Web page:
The sky was dull but it was still dry outside as we finished the last half an hour of frenzied preparation before the guests began to arrive. No sooner had the very first of our friends ambled up the drive than the first light drops began to fall. By the time half of our guests had arrived, and obligingly set up their picnic chairs around the tables we had set out, the intermittent drops had turned to persistent drizzle.
Being both hardy and optimistic (and perhaps also having witnessed the storm cloud that had passed over my face as the sky had correspondingly darkened) they persevered around the table and huddled under the parasol for another half an hour. Small children ate soggy hot dogs with their hoods up and accidentally drank rain water out of their paper cups before their parents had time to pour them an actual drink. Only half of the food was actually ready. Beloved, with that very familiar Irish bbq look (scorched eyebrows, rosy cheeks and rain running out of his hair), was persevering at the grill like a Trojan. (Historical aside - I have no idea if the Trojans were fond of the grill. If they were I have no doubt they would have presided over it with the same resolute fervency they applied to their battles). In any event the weather was winning.
At the same time I had become aware of the sound of indistinct howling. It seemed to be coming from the direction of the pop-tastic disco castle. Unfortunately, small wet feet had turned a gentle bounce into something of an extreme sport as the floor became more and more wet and slippery. Some partygoers were embracing the extra thrill that this afforded. Some were not.
At this point the heavens opened. Being now unable to actually see each other through the driving rain, we were forced to declare defeat and make for the house. Our long-suffering guests indiscriminately grabbed bottles of pop and chairs and balled up soggy napkins and crying slippery children and we all stumbled indoors with water streaming from every crevice.
My treacherous mind chose this exact moment to conjure the vision I had once had for the event. Way back in the balmy days of June it had seemed realistic to suppose that we would all be sitting in the balmy sunlit garden, beverages in hand, making sparkling conversation while the birds sang and the children bounced. This cosy reverie now provided a highly colourful contrast to real-time events as they were unfolding. I tentatively glanced into the house and recoiled. There were now suddenly 30 wet, hungry people trapped inside. Wet coats filled the hall and puddled the floor. The kitchen was full of bodies and dripping plates complete with half eaten burgers floating in rainwater. The windows had begun to steam up.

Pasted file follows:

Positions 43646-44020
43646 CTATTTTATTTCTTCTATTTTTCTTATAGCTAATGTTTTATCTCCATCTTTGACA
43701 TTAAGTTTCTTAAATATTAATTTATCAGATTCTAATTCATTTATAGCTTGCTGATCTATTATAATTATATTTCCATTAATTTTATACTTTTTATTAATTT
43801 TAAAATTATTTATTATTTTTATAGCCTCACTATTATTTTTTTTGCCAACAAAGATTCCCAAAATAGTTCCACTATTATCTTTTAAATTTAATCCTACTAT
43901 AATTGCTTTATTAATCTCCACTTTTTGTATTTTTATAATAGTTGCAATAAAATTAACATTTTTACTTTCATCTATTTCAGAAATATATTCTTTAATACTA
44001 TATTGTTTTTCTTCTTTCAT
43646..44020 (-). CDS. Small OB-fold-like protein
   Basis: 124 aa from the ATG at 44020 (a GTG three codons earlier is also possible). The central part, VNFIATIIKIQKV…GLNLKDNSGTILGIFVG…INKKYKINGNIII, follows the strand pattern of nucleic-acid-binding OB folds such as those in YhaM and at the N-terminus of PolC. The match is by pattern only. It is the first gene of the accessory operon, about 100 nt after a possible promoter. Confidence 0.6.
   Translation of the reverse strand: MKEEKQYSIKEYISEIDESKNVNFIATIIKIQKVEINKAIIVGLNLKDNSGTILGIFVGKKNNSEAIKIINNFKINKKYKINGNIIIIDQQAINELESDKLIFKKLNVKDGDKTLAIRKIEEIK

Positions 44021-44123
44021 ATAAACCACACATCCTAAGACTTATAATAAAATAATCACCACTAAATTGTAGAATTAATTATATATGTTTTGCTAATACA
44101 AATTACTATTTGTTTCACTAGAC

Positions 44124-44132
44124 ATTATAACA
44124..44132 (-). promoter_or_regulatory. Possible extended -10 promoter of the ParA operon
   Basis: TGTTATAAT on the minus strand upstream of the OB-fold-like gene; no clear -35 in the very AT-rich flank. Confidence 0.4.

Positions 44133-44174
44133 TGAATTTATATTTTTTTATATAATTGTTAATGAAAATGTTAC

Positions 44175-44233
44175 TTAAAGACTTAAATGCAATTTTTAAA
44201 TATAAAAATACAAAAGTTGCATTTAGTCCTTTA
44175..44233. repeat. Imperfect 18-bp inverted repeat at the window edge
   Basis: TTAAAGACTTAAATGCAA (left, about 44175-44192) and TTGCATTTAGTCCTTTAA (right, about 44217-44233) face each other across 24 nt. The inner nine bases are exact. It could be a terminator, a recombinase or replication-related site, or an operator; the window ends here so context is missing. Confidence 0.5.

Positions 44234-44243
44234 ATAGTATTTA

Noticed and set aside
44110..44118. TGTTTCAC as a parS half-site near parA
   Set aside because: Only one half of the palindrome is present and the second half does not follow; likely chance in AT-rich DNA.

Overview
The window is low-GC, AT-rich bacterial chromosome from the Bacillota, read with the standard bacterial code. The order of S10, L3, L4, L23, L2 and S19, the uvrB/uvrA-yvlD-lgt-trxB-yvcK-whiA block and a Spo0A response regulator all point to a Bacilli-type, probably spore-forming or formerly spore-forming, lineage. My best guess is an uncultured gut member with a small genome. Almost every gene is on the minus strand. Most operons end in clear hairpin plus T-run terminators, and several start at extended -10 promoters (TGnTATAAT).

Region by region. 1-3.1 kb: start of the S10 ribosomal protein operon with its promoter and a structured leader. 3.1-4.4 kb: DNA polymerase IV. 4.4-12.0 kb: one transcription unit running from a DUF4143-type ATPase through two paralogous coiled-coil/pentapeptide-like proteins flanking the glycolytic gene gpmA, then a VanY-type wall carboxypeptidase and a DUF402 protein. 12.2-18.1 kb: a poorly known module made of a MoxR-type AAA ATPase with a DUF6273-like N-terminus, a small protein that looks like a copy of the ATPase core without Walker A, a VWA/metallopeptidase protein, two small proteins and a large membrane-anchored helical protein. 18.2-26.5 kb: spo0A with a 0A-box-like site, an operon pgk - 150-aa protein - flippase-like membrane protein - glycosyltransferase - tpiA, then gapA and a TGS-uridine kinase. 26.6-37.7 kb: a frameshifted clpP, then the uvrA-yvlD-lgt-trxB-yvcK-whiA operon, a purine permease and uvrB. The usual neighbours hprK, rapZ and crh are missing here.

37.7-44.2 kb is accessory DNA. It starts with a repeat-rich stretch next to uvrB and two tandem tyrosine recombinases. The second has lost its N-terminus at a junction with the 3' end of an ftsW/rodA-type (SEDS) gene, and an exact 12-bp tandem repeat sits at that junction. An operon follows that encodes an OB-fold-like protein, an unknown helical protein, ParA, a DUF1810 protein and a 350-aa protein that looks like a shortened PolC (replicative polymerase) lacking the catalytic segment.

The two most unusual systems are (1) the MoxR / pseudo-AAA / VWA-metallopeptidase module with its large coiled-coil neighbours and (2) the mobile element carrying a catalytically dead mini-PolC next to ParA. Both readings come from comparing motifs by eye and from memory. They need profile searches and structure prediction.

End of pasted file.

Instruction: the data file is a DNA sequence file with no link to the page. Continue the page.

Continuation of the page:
I briefly considered running away to Denmark to open a wildlife shelter and organic sea-mineral spa. Weighing up the pros and cons I had to admit that it might be extremely hard to get last-minute flights to Scandinavia this late in the season.
I sighed and turned reluctantly back into the house. I looked again at the cheerful faces of our guests. They seemed strangely unmoved by this dramatic turn of events. Several had taken in hand the enormous salmon that I had been cooking before the torrent had descended and which I had had to abandon when the heavens opened. It now appeared, steaming, from the oven, seemingly perfectly cooked despite everything. Everyone else lent a hand as we wiped the rain from the bottles of Irn Bru and dried off the burgers. In no time at all the party was in full swing once again.
By the time we were enjoying some ice cream and pavlova we had forgotten that we were ever supposed to be outside in the first place. Guests who had been using the bouncy castle in the manner of a slip-and-slide had to have their clothes peeled off, right down the underwear, and have them tumble-dried. But other than that the house was jolly and full of the chatter of dear friends, munching cake and cradling cups of coffee while their outerwear gently steamed in the hall.
Later that evening, as we waved off the last of our guests, the rain had finally begun to abate. But it left behind a fresh clear coolness in the evening air that we had not felt for a long time. There would be no more BBQs for a while. For, as is the usual way of things, no sooner are we truly settled in one season than it starts to slip and meld into the next. Summer pursuits were coming to an end and instead a steaming hot bath and a large cup of tea beckoned.
With autumn not too far behind.Back to all Articles